The Protestant Reformation was considered as the ultimate revolutionary incident in the 16th century. This was the period when the Church occupied the seat of power. Because of the authoritative control over their constituents and their questionable practices, many people became discounted with the situation. As a consequence, they were forced to choose between the traditional Catholic Church or the new concept of Protestant Reformation. Their dissatisfaction was rooted from many flaws of the Church.
First, the Church focused on the conduct of rituals which many perceived as an evasion from the Church's original objective of helping their devotees to attain personal salvation. The Church sacraments became highly ritualized that they were no longer connected with the Europeans. Its meaning and significance have become senseless. Another major reason that induced the Protestant Reformation was the dispossession of the spiritual influence of the Church officials over their people which was caused by the manifestation of secularization.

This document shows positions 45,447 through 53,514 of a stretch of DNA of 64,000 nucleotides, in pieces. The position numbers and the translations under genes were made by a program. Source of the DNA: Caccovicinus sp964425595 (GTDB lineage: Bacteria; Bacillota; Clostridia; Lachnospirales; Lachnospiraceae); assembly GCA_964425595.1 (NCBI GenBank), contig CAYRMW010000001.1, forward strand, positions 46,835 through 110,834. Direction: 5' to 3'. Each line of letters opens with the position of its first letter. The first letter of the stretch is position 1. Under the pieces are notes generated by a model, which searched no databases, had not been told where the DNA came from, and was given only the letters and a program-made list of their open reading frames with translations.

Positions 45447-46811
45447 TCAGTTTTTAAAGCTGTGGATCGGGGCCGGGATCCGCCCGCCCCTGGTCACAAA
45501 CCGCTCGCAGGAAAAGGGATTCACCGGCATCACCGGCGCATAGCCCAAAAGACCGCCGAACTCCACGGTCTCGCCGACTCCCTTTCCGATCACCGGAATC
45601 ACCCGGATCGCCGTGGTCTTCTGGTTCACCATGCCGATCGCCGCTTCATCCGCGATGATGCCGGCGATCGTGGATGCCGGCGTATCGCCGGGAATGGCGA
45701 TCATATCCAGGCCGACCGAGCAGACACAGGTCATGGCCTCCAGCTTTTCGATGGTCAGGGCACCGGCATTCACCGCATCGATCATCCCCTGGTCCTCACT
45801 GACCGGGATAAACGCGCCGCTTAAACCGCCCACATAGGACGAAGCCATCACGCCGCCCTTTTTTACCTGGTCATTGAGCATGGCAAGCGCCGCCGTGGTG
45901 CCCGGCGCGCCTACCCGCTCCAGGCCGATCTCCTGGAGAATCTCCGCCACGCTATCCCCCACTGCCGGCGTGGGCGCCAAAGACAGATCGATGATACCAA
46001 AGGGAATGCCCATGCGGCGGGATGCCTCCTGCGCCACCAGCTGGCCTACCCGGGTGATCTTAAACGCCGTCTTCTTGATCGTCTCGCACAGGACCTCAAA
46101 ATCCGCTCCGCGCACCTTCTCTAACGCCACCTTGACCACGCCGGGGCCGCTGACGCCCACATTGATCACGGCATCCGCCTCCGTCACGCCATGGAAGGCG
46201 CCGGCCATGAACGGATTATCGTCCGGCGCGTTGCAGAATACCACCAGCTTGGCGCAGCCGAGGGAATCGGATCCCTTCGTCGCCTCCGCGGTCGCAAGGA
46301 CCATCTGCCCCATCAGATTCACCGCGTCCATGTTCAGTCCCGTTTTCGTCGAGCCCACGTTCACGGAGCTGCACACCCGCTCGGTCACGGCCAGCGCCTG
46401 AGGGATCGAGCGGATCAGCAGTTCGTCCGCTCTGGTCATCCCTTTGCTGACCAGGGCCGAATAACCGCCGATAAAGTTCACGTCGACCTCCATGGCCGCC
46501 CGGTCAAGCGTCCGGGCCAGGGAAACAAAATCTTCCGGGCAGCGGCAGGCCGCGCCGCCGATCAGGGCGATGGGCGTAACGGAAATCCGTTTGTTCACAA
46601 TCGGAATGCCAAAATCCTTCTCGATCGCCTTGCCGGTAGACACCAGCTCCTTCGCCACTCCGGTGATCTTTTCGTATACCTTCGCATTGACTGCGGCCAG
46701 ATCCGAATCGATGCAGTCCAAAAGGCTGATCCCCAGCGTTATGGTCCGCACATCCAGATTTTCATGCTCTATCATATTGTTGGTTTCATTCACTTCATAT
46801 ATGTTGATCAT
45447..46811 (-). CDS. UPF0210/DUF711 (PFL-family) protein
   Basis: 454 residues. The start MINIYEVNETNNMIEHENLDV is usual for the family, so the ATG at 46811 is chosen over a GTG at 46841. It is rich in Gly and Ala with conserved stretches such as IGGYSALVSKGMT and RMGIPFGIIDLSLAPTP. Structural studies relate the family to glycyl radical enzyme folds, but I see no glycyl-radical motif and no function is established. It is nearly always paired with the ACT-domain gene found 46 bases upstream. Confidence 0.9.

More criticisms commenced when popes and other high church officials adapted a king-like lifestyle wherein they lived in luxurious houses and palaces. More so, because of the acquired fortune of the Church, it instigated numerous forms of abuses which was unfortunately executed by representatives of the Church. As a result from all of these, many people have been driven to initiate changes in the doctrines and rituals of the Catholic Church( Kreis, 2006, “Protestant Reformation”).
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During the reformation, one man was bold enough to reveal the truth about the misconducts of the Church, he was Martin Luther. His incessant struggle to tell the truth amid constant intimidations and threat from the Church gave him leverage in gaining the interest and trust of the people. Also, he was able to capitalize on the brewing discontent of the Europeans that made it more difficult for the Church to manage and to put a stop on the dissension of the people (cited in everythingimportant. org, “What started the Protestant Reformation? ”).
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